On a side note, one of those little guys I helped corral that day turned two the following February.  He had no memories of 9/11, but he did have an early interest in airplanes.  For his birthday I wanted to get him something similar to this, but no airplanes toys were to be had then.  No one was selling any.  The only airplanes I could find at all were fighter jets.  And now that I think of it, that tot turns 14 this month, so my opening statement for this section may be false.

Christina: My memory of 9/11 begins with it being a beautiful morning. I was living in New Jersey at the time and was on my way to a graphic design class. The drive was a long one, so I put on Howard Stern, and they were debating about whether Pamela Anderson was flirting with Howard and/or his friends. Howard broke the news and they weren’t sure how serious it was, and like most people (including myself), they assumed it was an accident. After taking a look at the damage, they went back to teasing Howard about not getting to date Pamela Anderson. A few minutes passed, but then another interruption came, announcing that a second plane hit the towers. 

Howard asked if it was a terrorist attack, and his crew stopped making jokes and started talking about the carnage. They played news audio for their listeners, and gasped in shock when it showed the second plane hit. “We’re under attack,” Howard shouted, clearly frightened. “We’re at war.” 

Not too long after I got to my class, where my teacher and fellow students were perplexed by the internet being down and their cell phones not working. I told them what I’d heard and the teacher called his wife, who confirmed the attack on the World Trade Center. All of us sat around, unsure of what to do besides speculate, but then my teacher got a call from his wife telling him about the attack on the Pentagon. He dismissed the class and told us to be careful. I didn’t have a clear view of the New York City highline, but I could see smoke on my way home. 

The 9/11 report : the National Commission on Terrorist Attacks upon the United States

#7 A New Pope  April 19, 2005

Christina: While I am not religious, I have family members who are, and Pope John Paul II’s death marked the end of an era for many people of all faiths. The world got to see the process for finding a new pope, and I remember watching it at work in the break room. The jubilation of the crowd when the white smoke appeared and Pope Benedict made his first appearance is powerful to witness, no matter what your beliefs may be.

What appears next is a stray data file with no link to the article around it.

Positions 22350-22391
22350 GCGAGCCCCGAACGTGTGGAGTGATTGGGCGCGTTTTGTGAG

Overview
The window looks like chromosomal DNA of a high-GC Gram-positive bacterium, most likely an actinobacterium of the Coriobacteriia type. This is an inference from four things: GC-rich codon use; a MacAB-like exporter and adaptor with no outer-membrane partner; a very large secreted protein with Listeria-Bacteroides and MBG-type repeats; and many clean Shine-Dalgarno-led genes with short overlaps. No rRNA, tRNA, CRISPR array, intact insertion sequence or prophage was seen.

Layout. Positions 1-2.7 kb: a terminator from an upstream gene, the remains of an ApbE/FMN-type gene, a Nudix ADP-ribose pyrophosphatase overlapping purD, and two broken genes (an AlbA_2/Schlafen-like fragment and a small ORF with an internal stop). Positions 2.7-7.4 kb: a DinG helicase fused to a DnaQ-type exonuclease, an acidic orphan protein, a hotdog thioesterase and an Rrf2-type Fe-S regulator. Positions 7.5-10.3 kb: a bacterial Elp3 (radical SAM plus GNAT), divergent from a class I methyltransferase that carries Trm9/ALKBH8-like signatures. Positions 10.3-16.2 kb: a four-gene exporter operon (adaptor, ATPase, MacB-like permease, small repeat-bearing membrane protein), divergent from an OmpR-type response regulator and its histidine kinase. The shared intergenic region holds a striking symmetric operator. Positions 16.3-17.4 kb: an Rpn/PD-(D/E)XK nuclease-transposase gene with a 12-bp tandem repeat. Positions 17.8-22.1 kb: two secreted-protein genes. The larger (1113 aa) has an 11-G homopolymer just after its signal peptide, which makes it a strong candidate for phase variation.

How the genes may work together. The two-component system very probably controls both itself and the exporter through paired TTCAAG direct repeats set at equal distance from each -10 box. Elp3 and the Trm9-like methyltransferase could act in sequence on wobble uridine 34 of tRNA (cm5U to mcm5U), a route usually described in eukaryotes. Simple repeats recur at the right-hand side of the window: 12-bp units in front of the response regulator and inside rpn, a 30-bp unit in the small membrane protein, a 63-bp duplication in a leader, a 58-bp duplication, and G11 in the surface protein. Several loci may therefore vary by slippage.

Pope Benedict is elected:

The rise of Benedict XVI : the inside story of how the Pope was elected and where he will take the catholic church

#6 Katrina  August 29, 2005

Christina: Those of us who have lived in Florida all have a hurricane story, and in 2004 Hurricane Charley directly hit my town. I worked in a bank at the time and we had to work out of a trailer with an armed guard we dubbed “Rambo”. The people of Louisiana had a much harder time, however, and watching the devastation and aftermath of Hurricane Katrina was a sobering experience. 


Chris: I remember seeing the footage of refugees at the Superdome, and waiting for the helicopters to show up, bringing in supplies.  Seemed unfathomable that wasn’t happening.  With Hurricane Charley the response was very fast, and I was expecting the same for Katrina.  Different storm on a different scale.

After Charley we had a National Guard unit up from Miami bivouacking in the library meeting room.  This was Company Charlie, of course.  Some library patrons were quite startled to see soldiers with rifles using the library computers.

Holding out and hanging on : surviving Hurricane Katrina

#5 The Sopranos final episode  June 10, 2007

Christina: Even though I grew up in Florida and I was born in South America, I tell people that I’m from New Jersey because that’s where I spent my childhood and I feel a kinship with the often-mocked state. The Sopranos is a cultural milestone, especially in the NJ/NY area, and with Italian Americans. I should know, as my dad’s side of the family is Italian (I’m adopted). 

When a huge show like The Sopranos ends, there’s always mixed feelings, but it was certainly a huge event in the entertainment industry. My aunt confessed she was going to feel strange not being able to look forward to a new Sopranos episode, as it became such a part of her weekly routine. She, like millions of others, watched the final broadcast and mourned the unexpected death of James Gandolfini a few months ago.


Chris: I didn’t watch The Sopranos at first, not until I moved into an apartment with HBO.  Once I watched one episode there was no going back.  The buzz that everyone had about how the series would end, and the reactions once it did end, was fun to be part of.  It was also fun years later having my father-in-law driving us about New Jersey and pointing out landmarks from the opening credits of the show.

The Sopranos. Season six. Part II

#4 Obama wins 2008 election  November 4, 2008